About 25 million tonnes of grains are stuck in Ukraine and unable to leave the country due to infrastructure challenges and blocked Black Sea ports, including Mariupol, said a UN Food and Agricultural Organization (FAO) official on 6 May.
Ports on the Black Sea are blocked, leaving millions of metric tonnes of grain trapped in silos on land, or on ships that are unable to move. Unless ports reopen, Ukrainian farmers will have nowhere to store the next harvest in July and August, WFP said. The blockages are a reason behind high food prices skyrocketing in March.
Ukraine had been the world’s fourth largest exporter of maize (corn) in the 2020-21 season and the number six wheat exporter, according to International Grains Council data.
“It’s an almost grotesque situation we see at the moment in Ukraine with nearly 25 million tonnes of grain that could be exported but that cannot leave the country simply because of lack of infrastructure, the blockade of the ports,” Josef Schmidhuber, FAO Deputy Director, Markets and Trade Division told a Geneva press briefing via Zoom.
Another concern is reports that some grain storage had been destroyed in the fighting in Ukraine, he added, without giving details.
After Moscow’s “special military operation” beginning in late February, Ukraine has been forced to ship grain by train over is western border or from its small Danube River ports and not by sea.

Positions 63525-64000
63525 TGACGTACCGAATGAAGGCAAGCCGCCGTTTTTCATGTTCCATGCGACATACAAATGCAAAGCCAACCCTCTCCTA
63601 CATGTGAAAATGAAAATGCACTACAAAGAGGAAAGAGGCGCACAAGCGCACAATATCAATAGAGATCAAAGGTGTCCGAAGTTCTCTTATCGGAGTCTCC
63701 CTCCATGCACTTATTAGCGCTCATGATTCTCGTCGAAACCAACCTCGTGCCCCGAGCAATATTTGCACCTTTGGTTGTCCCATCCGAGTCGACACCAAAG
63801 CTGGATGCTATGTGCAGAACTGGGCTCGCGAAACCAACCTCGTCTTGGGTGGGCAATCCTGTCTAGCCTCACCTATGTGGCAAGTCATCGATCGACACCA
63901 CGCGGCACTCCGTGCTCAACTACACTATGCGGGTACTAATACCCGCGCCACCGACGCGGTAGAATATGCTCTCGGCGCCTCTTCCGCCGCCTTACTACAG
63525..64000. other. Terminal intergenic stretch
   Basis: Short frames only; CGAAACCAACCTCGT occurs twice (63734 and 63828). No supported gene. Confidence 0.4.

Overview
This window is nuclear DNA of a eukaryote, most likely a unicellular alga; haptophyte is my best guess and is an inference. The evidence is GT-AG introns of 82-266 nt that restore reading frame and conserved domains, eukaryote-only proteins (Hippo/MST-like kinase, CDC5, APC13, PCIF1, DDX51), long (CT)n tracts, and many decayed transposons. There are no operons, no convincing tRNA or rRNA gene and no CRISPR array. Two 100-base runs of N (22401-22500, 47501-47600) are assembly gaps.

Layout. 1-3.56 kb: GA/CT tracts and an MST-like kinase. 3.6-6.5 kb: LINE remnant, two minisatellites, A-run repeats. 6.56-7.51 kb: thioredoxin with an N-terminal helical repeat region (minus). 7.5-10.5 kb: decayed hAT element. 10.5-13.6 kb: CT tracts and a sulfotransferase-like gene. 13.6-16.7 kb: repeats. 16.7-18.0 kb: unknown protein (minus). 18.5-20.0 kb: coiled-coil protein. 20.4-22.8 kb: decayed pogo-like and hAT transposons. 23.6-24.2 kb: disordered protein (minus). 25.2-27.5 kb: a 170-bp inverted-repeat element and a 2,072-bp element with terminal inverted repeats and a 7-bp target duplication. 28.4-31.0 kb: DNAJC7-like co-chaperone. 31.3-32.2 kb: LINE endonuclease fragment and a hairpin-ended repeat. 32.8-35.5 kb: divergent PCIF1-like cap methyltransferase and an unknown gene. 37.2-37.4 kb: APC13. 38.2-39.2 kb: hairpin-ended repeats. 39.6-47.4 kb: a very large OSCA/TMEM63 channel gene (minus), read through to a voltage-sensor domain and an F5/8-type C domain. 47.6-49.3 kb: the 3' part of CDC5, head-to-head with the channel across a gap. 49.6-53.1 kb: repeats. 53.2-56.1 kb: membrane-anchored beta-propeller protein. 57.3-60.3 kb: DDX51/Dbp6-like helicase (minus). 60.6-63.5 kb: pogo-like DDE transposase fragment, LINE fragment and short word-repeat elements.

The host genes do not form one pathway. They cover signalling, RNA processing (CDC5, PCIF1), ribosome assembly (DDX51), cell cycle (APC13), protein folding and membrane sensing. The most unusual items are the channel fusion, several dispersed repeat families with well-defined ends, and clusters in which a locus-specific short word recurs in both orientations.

“It would really help the world if we could evacuate this grain (from Ukraine),” said World Trade Organization Director-General Ngozi Okonjo-Iweala, adding, “There’s a serious risk of food prices going up and spiralling out of affordability that could lead to more hunger.”
A cargo carrying over 71,000 tonnes of Ukrainian corn finished loading in the Romanian Black Sea port of Constanta on 28 April, the first since Russia invaded Ukraine on 24 February.
The World Food Programme (WFP) on May 5 said that ports in the Odesa area of southern Ukraine must be re-opened urgently to prevent the global hunger crisis from spinning out of control. This is important not only to feed many hungry people across the globe, but also avoid “mountains” of grain from going to waste.
“Right now, Ukraine’s grain silos are full. At the same time, 44 million people around the world are marching towards starvation. We have to open up these ports so that food can move in and out of Ukraine,” WFP Executive Director David Beasley said.